But it seems that’s only partly true. So far, only Mr. Wynn and Mirage Resorts have exercised the law’s benefits, though there have been reports of art acquisitions by other casinos since the law was passed. Mr. Wynn and his company have filed for an exemption of $1.4 million in property taxes for the Bellagio’s first year. They have also filed for a refund in sales tax on $180 million in paintings ($9 million), presumably for taxes paid on art purchased before Mr. Wynn got his dealer’s license. Dino Dicianno, deputy director of the Nevada State Department of Taxation, said that there were several different tax classifications for the art that Mr. Wynn and the Bellagio have purchased during the past two years; Mr. Dicianno could not explain the amount of the refund Mr. Wynn and his company are seeking.

Almost as complicated is the Bellagio gallery’s modus operandi. On the one hand, Mr. Wynn has sought the advice of top museum experts and recently hired Theodore Pillsbury, who resigned in January as director of the esteemed Kimbell Art Museum in Fort Worth, Tex., to act as a consultant to the new gallery. He intends to have an acoustic guide and a catalogue. He also wants to charge admission. All of these moves imply the permanence of a museum where the collection stays in place for a period of time. But, in fact, the Bellagio is a commercial endeavor. Everything on the walls will be for sale, according to Mr. Wynn. (“We did $30 million in art business in the last year,” Mr. Wynn said proudly of Mirage.) Still, to the extent that he takes advantage of the tax law, he will have to satisfy the exhibition requirements before turning over any art to a buyer. And so on.

‘A License to Print Money’

Of course, in a town where the concept of art has been limited to the faux Michelangelo David in the lobby of Caesar’s Palace, Mr. Wynn’s art exemption bill has raised a few hackles. Joe Neal, a state senator and Democratic candidate for governor, has turned Mr. Wynn’s art law into the centerpiece of his campaign, and vows to fight to have the bill repealed in the Legislature in 1999.

“This is like having a license to print money,” Mr. Neal said of the law. “The people are up in arms all across the state about [the law]. Whatever happens, I think the people are going to go after somebody on this.”

Mr. Neal’s campaign manager, Andrew Barbano, calls Mr. Neal’s bid for governor the campaign of the “populist versus the billionaire” and has dubbed the bill “Show Me the Monet.” When the bill was originally introduced in 1997, it was defeated. But a provision was added to the bill that the art be displayed for educational purposes, and it finally passed. Mr. Neal has made a significant point of the fact that Mr. Wynn intends to troop schoolchildren through the casino to see the art and that he has asked to be able to charge admission to the gallery.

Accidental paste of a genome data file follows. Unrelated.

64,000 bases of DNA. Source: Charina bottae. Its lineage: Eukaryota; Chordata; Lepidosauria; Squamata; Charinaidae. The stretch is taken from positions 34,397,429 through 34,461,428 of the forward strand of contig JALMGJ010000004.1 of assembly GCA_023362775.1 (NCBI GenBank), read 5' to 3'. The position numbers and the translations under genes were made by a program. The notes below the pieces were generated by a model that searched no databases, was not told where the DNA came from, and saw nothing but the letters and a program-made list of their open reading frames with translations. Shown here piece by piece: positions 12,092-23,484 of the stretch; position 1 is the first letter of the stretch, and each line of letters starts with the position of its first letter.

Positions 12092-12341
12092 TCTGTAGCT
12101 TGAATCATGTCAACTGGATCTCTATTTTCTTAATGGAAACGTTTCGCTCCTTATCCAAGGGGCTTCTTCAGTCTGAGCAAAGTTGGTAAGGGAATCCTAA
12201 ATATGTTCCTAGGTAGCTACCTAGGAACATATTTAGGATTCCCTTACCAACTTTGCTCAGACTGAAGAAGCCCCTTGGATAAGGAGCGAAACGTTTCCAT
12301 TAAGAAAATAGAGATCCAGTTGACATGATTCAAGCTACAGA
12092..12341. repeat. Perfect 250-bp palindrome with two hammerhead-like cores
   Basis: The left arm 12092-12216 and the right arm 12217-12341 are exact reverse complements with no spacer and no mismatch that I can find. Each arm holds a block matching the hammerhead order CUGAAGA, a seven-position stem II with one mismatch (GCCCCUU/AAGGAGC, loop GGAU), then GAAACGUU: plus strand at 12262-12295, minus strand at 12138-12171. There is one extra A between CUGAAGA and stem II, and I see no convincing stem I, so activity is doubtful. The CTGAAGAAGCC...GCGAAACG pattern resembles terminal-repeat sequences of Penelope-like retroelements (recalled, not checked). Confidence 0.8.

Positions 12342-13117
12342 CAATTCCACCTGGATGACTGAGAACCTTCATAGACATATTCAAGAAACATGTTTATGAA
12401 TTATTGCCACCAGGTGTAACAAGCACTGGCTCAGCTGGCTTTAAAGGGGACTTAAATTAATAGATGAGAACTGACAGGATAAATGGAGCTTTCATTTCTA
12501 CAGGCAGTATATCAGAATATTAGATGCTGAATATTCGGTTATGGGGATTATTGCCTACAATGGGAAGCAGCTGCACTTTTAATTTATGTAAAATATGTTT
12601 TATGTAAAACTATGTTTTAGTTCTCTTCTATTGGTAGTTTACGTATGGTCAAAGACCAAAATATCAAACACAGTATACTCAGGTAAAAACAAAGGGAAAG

“[Mr. Wynn] got this bill passed by promising to educate the children of Nevada,” said Mr. Barbano. “Now he is going to be doing for gambling what Joe Camel did for cigarettes.”

Added Mr. Neal, “If we gave him a tax exemption, then the public should not have to pay to see the art. He should show it for free.”

Alan Feldman, a spokesman for Mirage Resorts, pointed out that the gallery will be accessible to the public without going through the casino. He also pointed out that those under 21 are allowed to enter a casino as long as they don’t gamble or drink. The admission fee, he said, will be used to defray the cost of maintaining the artworks, as in other museums.

“I paid my nine dollars and 50 cents when I went to the Museum of Modern Art last week,” said Mr. Feldman.

Mr. Wynn came up with the idea for the sales tax bill about a year after he began his buying spree. He has been advised in his purchases by William Acquavella, a New York-based art dealer who has a showroom in Reno. In March, Mr. Wynn spent $50 million on seven paintings from Acquavella Gallery, including a Jasper Johns, a Willem de Kooning, a Roy Lichtenstein and a Jackson Pollock. The collection also includes Vincent Van Gogh’s Woman in a Blue Dress , purchased last December at Christie’s for $47.5 million.

Steve Wynn’s Windfall? Vegas’ Virtually Tax-Free Art